SeaChoice rejects "good alternative" ranking of farmed salmon
Last week, the U.S.-based Seafood Watch (SFW) program released an upgraded ranking of B.C. open-net farmed salmon to a “Good Alternative” or “Yellow”. SeaChoice swiftly rejected the ranking.
The upgrade was due to scoring-shift in their Disease criterion. SFW cites there is “insufficient evidence” that disease and sea lice transmission from farmed salmon to wild salmon is having population-level impacts. SeaChoice disagrees with this conclusion. In fact, recent science indicates serious concerns remain in this respect.
Latest peer-reviewed research shows elevated sea lice due to ineffective management continues to be an issue. Studies have suggested the indirect morality impact on Fraser River sockeye by sea louse Caligus to be significant. A recent Strategic Salmon Health Initiative paper confirmed that heart and skeletal muscle inflammation (HSMI) occurs in B.C. and appears correlated with piscine reovirus (PRV). PRV has been found in B.C. wild salmon, and further study is required to establish the role salmon farming plays as a potential PRV/HSMI conduit to wild salmon.
To add to this, some of the most fundamental and basic data needed for determining population dynamics and potential impacts is simply not available for B.C.’s wild salmon. A recent study found wild salmon monitoring by Fisheries and Oceans Canada is woefully insufficient and the conservation health of around half of B.C. wild salmon populations are unknown.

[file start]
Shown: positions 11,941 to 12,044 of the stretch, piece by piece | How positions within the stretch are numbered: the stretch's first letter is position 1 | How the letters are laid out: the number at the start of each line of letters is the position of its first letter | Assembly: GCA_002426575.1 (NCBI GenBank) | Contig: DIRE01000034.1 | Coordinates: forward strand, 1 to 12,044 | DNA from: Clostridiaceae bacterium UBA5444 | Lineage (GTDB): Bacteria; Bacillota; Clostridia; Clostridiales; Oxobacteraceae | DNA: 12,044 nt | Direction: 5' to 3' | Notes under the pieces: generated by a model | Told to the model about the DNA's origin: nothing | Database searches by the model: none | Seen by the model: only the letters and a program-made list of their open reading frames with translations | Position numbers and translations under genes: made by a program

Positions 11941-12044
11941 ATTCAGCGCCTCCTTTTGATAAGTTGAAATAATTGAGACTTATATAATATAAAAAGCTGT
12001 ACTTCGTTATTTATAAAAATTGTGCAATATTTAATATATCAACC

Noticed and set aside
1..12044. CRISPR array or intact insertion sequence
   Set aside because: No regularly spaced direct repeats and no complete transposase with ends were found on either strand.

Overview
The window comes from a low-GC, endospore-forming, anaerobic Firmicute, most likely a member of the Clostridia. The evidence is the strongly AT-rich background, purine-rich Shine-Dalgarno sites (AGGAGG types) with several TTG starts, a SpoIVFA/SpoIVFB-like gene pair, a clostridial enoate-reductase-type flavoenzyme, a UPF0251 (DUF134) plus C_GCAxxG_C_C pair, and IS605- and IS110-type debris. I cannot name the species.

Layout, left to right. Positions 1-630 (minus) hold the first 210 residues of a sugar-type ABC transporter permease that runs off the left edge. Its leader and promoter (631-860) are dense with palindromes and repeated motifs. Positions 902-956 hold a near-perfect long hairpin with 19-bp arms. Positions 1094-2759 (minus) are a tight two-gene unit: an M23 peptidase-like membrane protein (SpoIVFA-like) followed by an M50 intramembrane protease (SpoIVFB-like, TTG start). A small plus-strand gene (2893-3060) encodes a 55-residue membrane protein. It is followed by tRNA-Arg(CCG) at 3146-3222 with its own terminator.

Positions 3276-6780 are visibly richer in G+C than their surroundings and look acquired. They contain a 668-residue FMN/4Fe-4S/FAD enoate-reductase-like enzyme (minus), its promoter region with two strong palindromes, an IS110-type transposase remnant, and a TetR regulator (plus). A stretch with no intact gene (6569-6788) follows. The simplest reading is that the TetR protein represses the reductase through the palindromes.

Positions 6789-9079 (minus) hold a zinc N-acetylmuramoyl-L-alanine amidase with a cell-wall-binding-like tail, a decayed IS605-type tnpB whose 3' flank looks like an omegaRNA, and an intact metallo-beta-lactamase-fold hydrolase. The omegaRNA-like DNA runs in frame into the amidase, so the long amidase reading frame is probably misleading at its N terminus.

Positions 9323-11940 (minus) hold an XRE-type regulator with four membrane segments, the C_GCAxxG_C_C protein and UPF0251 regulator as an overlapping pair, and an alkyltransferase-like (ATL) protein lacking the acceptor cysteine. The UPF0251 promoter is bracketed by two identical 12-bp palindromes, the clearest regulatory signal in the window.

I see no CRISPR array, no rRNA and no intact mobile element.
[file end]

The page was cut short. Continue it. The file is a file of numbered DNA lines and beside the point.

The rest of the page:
The assessment failed to provide any conclusive evidence of no impacts to wild salmon from disease or pathogens originating from salmon aquaculture. It did however acknowledge uncertainty and science gaps remain. To wit, “Importantly, there is also no evidence that there is no impact”. Given this, SeaChoice believes the SFW assessment failed to take a precautionary approach.
Unfortunately, the industry has already indicated this ranking will hopefully boost their sales and lead to further farm sites. SeaChoice is calling on the Canadian government to respect the Cohen recommendations that salmon farms should be removed from wild salmon migration routes, if the science shows the disease risk to be more than minimal.
SeaChoice advises consumers to continue to avoid B.C. open-net farmed salmon. Canada’s only seafood ranking body, Ocean Wise, does not recommend B.C. farmed salmon. Consumers should opt for more sustainably farmed options such as land-based closed containment farmed salmon, Arctic char and rainbow trout.